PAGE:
A complementary solution to sustainable wild-caught fisheries

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The Source
By: Lucy Frisch, Thu Jun 4 2020
Lucy Frisch

Author: Lucy Frisch

In honor of UN World Oceans Day (8 June), and in collaboration with Oceanic Global, we are excited to launch our new SDG 14 hub, dedicated to life below water. This day is about celebrating the ocean and its importance to the planet and our lives, while raising awareness about the many threats it faces. 

We had the chance to speak to a few of the experts who will be featured at the first-ever virtual United Nations World Oceans Day event. Here, Michael Selden, Co-Founder and CEO of Finless Foods, explains what motivated him to start the company, how he collaborates with the research community, and how Finless Foods is addressing SDG14.

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How did you get involved with cellular-agriculture technology and how did the idea for Finless Foods come to life?

I’d been an environmentalist my teenage years and had for a very long time been of the opinion that animal agriculture wasn’t the most efficient way to make food. When I was young I felt the solution here was to convince everybody to go vegan. As I grew older I realized that solutions relying on 100% of consumers to make a decision to buy something less convenient, tasty, and affordable wasn’t a real solution. When I started studying biochemistry and molecular biology at UMass Amherst - a school with an agricultural focus - the point that animal agriculture as it stands today isn’t sustainable was driven home even further. In 2015 I read an article about researchers who created a synthetic equivalent for horseshoe crab blood which is essential for pharma QC and that got me thinking, if they can make horseshoe crab blood without horseshoe crabs why can’t we make meat without animals? This led me to a serious internet trawl which brought me to New Harvest, the Executive Director, Isha Datar, took me in and helped me hone the idea that eventually became Finless. I would be nowhere without her help and without New Harvest as an organization, which is why I so strongly encourage donation as they’re donor-funded.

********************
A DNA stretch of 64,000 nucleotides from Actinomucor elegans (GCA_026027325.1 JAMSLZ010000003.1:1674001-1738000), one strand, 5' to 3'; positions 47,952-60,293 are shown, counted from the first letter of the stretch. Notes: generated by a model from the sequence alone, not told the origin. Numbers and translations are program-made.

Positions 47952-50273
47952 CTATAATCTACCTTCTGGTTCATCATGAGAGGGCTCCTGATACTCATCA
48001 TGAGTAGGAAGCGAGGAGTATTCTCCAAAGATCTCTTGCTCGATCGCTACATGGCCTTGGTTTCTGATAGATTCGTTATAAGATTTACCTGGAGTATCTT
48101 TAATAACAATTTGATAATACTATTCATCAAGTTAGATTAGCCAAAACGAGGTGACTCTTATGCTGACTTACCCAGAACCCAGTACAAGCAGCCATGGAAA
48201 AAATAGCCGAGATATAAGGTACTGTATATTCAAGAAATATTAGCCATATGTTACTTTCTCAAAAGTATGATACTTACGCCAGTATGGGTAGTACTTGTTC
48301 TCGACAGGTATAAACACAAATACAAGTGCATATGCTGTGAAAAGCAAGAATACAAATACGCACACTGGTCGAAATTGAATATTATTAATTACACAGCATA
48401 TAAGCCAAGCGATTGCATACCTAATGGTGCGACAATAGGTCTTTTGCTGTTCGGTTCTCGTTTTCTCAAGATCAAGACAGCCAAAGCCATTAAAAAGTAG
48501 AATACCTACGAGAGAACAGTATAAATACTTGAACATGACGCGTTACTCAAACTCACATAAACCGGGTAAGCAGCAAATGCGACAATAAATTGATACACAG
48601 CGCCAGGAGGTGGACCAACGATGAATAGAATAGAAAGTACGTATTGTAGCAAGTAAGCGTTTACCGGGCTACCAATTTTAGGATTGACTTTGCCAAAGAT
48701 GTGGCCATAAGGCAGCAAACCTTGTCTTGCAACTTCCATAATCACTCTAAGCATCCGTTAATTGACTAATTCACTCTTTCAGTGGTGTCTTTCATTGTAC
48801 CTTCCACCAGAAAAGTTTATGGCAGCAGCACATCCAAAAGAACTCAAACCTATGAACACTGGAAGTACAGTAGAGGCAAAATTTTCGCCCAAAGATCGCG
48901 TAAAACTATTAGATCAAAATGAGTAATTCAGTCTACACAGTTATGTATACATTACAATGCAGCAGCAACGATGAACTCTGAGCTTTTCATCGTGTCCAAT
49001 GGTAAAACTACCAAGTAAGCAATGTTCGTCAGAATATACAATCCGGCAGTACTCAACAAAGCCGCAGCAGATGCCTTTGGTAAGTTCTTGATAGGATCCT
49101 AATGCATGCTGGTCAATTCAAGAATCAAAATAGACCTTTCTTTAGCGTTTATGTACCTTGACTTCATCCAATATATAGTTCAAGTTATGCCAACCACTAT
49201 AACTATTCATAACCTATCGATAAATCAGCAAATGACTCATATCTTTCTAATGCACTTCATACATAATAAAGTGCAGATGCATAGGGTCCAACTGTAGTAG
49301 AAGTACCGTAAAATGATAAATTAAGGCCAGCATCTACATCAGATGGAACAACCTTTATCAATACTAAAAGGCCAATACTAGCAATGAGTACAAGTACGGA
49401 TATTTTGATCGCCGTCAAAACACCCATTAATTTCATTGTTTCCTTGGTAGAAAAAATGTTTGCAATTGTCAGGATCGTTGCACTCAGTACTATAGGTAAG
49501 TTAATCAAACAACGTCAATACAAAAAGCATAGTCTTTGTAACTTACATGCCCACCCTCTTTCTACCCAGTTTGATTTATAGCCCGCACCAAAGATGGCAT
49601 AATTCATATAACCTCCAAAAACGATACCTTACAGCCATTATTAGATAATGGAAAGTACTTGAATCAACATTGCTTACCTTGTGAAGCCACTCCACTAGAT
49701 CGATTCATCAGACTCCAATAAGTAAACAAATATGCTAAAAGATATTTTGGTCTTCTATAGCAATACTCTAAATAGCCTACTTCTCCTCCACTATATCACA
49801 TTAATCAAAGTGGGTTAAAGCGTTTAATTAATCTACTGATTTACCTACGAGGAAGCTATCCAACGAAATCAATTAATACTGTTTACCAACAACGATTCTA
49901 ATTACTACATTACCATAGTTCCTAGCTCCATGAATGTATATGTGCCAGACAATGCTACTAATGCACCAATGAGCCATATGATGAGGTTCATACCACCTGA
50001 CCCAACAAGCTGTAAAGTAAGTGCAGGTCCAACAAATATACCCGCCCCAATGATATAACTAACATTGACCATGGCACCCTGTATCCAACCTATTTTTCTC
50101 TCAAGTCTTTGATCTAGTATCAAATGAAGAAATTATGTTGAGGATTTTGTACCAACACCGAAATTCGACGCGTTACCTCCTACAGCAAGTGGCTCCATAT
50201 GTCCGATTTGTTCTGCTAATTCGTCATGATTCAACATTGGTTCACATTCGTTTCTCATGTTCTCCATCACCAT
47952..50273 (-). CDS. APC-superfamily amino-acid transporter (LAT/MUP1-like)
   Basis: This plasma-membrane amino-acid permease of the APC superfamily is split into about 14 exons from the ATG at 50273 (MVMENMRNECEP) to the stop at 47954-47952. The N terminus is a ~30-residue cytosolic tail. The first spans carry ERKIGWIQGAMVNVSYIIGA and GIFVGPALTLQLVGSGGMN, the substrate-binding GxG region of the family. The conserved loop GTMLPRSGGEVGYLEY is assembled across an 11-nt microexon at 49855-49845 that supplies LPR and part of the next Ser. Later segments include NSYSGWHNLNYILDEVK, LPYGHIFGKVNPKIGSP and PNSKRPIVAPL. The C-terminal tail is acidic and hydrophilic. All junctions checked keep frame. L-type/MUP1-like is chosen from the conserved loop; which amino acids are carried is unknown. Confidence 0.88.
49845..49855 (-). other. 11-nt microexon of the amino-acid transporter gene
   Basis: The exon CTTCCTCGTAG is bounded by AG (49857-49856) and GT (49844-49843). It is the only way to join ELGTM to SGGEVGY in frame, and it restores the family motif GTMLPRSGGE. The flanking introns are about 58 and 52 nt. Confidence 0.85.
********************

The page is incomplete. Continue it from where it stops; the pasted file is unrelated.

In what ways does Finless Foods work in collaboration with the research community?

Publicly funded research was where we started our scientific journey. Researchers like Dr. Lucy Lee, Dr. David Stachura and many others, laid the foundation for what we built. The key to our innovation is how we applied this knowledge to reach a new goal.

Finless Foods works in collaboration with the research community through research engagement with our scientific advisers, extending internship opportunities to students and presenting our scientific progress at international conferences.